By Memorandum Opinion entered by The Honorable Sue L. Robinson in In Re Class 8 Transmission Indirect Purchaser Antitrust Litigation, Civil Action No. 11-00009-SLR (D.Del., October 21, 2015), the Court denied plaintiffs’ class certification motion, found the case does not present a case or controversy under Article III, and dismissed the case.
By way of background, the suit was filed on behalf of and the proposed plaintiffs class was a number of purchasers of Class 8 trucks from one or more of defendants’ authorized sales agents or dealers. Defendants in the action were Eaton Corporation (“Eaton”) and a number of Original Equipment Manufacturers (“OEMs”). Eaton manufactures transmissions for Class 8 trucks and the OEMs manufacture and sell Class 8 trucks. In order to assemble and sell Class 8 trucks, OEMs purchase component parts, such as transmissions, from suppliers like Eaton. Id. at 2.
Plaintiffs alleged that Eaton and the OEMs conspired to put Eaton’s main competitor, ZF Meritor, out of business thereby expanding Eaton’s monopoly in the Class 8 truck transmission market and permitting all defendants to share in the profits resulting from the monopoly. Id. at 3. Plaintiffs alleged that the conspiracy was achieved by Eaton entering into Long Term Agreements (“LTAs”) in the early 2000s with each of the four OEMs designed to eliminate ZF Meritor’s market share in the Class 8 transmission market. Plaintiffs ultimately alleged that they had to pay higher prices for transmissions and, in turn, for Class 8 trucks, as a result of defendants’ actions and had “less choice and suffered from a decrease in innovation.” Id. at 3-4.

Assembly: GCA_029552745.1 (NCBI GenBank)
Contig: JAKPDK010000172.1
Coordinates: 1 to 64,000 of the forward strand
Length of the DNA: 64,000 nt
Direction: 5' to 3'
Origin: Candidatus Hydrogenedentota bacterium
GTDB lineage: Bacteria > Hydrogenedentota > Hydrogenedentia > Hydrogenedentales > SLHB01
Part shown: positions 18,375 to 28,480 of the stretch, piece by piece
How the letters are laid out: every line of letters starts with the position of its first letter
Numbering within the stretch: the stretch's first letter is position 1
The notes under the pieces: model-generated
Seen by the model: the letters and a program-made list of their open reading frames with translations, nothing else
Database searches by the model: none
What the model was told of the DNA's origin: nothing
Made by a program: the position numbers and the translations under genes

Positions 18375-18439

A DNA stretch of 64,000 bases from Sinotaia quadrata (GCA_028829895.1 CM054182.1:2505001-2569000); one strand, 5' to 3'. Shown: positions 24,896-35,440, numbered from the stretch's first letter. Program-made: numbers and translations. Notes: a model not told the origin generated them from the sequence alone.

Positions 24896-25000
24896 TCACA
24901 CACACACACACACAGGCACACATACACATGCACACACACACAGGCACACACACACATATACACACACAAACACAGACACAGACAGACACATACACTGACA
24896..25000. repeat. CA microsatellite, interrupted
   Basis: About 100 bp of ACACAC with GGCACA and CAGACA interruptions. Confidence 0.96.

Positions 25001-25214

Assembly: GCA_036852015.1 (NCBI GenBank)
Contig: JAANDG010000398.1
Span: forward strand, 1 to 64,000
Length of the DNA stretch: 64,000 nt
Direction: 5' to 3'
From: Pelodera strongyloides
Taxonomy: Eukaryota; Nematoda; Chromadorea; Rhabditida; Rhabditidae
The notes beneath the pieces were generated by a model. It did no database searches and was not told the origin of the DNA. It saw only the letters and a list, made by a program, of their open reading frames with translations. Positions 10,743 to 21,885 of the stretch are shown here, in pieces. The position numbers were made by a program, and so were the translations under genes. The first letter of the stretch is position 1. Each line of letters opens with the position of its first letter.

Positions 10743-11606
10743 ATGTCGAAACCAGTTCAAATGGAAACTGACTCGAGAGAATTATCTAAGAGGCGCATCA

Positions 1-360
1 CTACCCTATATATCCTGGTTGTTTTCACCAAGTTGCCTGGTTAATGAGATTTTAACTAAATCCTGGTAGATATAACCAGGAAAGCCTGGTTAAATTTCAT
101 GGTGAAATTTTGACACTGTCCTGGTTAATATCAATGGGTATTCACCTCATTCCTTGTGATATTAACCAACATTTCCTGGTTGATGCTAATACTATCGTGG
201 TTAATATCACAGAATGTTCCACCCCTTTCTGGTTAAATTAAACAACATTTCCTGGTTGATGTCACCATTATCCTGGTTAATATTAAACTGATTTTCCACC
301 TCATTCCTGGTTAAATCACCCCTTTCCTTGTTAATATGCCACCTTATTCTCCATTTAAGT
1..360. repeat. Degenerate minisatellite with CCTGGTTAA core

In evaluating whether to certify the proposed class of indirect purchaser plaintiffs, the Court noted that a “district court has broad discretion to grant or deny a class certification.” Id. at 5. The Court also noted that a party seeking certification bears the burden of establishing that certification is warranted under the circumstances. In other words, plaintiffs bear the burden of establishing that all four requirements of Federal Rule of Civil Procedure 23(a) are met and that at least one part of Federal Rule of Civil Procedure 23(b) is met. Id. at 5-6. The requirements of Federal Rule of Civil Procedure 23(a) are: (1) numerosity; (2) commonality; (3) typicality; and (4) adequacy. Id. The two additional requirements of Federal Rule of Civil Procedure 23(b)(3) are: (1) predominance; and (2) superiority. Id.
In reaching its decision to deny the class certification motion, the Court found that plaintiffs failed to meet the adequacy requirement under Federal Rule of Civil Procedure 23(a) because plaintiffs failed to demonstrate that the class representatives could adequately represent the class. Id. at 10-13. The Court also found that plaintiffs failed to meet the predominance requirement of Federal Rule of Civil Procedure 23(b)(3) because plaintiffs were unable to demonstrate common evidence to show that all or nearly all members of the proposed class suffered antitrust injury as a result of defendants’ alleged conduct. Id. at 13-15. The Court did find that plaintiffs met the numerosity, commonality and typicality requirements of Federal Rule of Civil Procedure 23(a). Id. at 6-10. The Court did not making any findings concerning the superiority requirement of Federal Rule of Civil Procedure 23(b)(3) given its findings of failure to meet the adequacy and predominance requirements. Id. at 27.
A copy of the Memorandum Opinion is attached.